# How do you find the nth partial sum, determine whether the series converges and find the sum when it exists given #ln(1/2)+ln(2/3)+ln(3/4)+...+ln(n/(n+1))+...#?

To find the nth partial sum of the series ( \ln\left(\frac{n}{n+1}\right) ), we need to sum the terms from ( n = 1 ) to ( n = N ).

The nth term is ( \ln\left(\frac{n}{n+1}\right) ).

The nth partial sum, denoted as ( S_N ), is obtained by summing the first ( N ) terms of the series.

To determine whether the series converges, we can investigate its behavior as ( N ) approaches infinity. If the series approaches a finite value as ( N ) goes to infinity, then it converges. Otherwise, it diverges.

To find the sum when it exists, we take the limit of the nth partial sum as ( N ) approaches infinity.

[ S = \lim_{N \to \infty} S_N ]

[ S = \lim_{N \to \infty} \sum_{n=1}^{N} \ln\left(\frac{n}{n+1}\right) ]

[ S = \lim_{N \to \infty} \ln\left(\frac{1}{2}\right) + \ln\left(\frac{2}{3}\right) + \ln\left(\frac{3}{4}\right) + \ldots + \ln\left(\frac{N}{N+1}\right) ]

[ S = \lim_{N \to \infty} \ln\left(\frac{1}{N+1}\right) ]

[ S = \ln\left(\lim_{N \to \infty} \frac{1}{N+1}\right) ]

[ S = \ln(0) ]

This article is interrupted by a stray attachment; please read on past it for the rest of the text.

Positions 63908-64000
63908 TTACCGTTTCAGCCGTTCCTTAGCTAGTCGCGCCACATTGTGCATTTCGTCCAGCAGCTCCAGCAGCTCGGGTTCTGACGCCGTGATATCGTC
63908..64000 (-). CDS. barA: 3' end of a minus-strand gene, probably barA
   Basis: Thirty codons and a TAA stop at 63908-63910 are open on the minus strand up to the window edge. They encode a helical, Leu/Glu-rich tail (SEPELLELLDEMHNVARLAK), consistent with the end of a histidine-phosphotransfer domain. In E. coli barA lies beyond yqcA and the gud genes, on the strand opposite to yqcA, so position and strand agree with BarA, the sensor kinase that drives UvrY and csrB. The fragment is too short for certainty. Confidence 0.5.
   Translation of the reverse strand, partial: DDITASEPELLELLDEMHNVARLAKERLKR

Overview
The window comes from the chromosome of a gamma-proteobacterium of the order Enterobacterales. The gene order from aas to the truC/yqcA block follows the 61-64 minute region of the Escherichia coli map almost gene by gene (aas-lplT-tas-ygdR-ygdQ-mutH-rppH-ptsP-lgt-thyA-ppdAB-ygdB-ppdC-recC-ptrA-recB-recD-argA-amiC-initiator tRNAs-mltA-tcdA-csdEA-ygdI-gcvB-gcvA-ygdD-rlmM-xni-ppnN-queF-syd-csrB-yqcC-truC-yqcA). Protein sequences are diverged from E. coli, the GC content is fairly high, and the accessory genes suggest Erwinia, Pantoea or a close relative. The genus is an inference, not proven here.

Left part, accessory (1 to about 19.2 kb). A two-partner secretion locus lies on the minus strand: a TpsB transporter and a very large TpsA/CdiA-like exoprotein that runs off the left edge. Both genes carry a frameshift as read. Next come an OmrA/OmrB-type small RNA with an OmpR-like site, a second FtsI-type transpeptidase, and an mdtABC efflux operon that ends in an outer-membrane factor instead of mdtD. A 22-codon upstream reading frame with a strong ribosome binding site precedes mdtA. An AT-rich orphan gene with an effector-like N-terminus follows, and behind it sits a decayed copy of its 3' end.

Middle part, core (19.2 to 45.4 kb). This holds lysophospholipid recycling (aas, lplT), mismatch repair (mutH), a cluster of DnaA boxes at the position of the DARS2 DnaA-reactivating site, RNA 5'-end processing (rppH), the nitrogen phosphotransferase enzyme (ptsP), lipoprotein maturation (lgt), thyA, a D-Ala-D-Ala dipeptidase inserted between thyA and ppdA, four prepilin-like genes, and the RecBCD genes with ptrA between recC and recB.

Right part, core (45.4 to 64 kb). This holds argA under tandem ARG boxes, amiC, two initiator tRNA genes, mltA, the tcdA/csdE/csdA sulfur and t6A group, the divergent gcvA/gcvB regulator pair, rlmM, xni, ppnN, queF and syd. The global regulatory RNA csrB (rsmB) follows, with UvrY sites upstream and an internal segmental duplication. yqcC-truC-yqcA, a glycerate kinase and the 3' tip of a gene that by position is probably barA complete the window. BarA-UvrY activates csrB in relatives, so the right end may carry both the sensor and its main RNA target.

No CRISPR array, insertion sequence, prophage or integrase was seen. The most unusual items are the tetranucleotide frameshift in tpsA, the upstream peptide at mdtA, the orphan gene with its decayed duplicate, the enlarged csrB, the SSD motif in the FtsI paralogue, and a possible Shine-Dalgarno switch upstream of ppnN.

As ( N ) approaches infinity, the term ( \frac{1}{N+1} ) approaches 0, which makes the natural logarithm of 0 undefined.

Thus, the series diverges.

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So, the sum of the infinite series diverges.

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When evaluating a one-sided limit, you need to be careful when a quantity is approaching zero since its sign is different depending on which way it is approaching zero from. Let us look at some examples.

When evaluating a one-sided limit, you need to be careful when a quantity is approaching zero since its sign is different depending on which way it is approaching zero from. Let us look at some examples.

When evaluating a one-sided limit, you need to be careful when a quantity is approaching zero since its sign is different depending on which way it is approaching zero from. Let us look at some examples.

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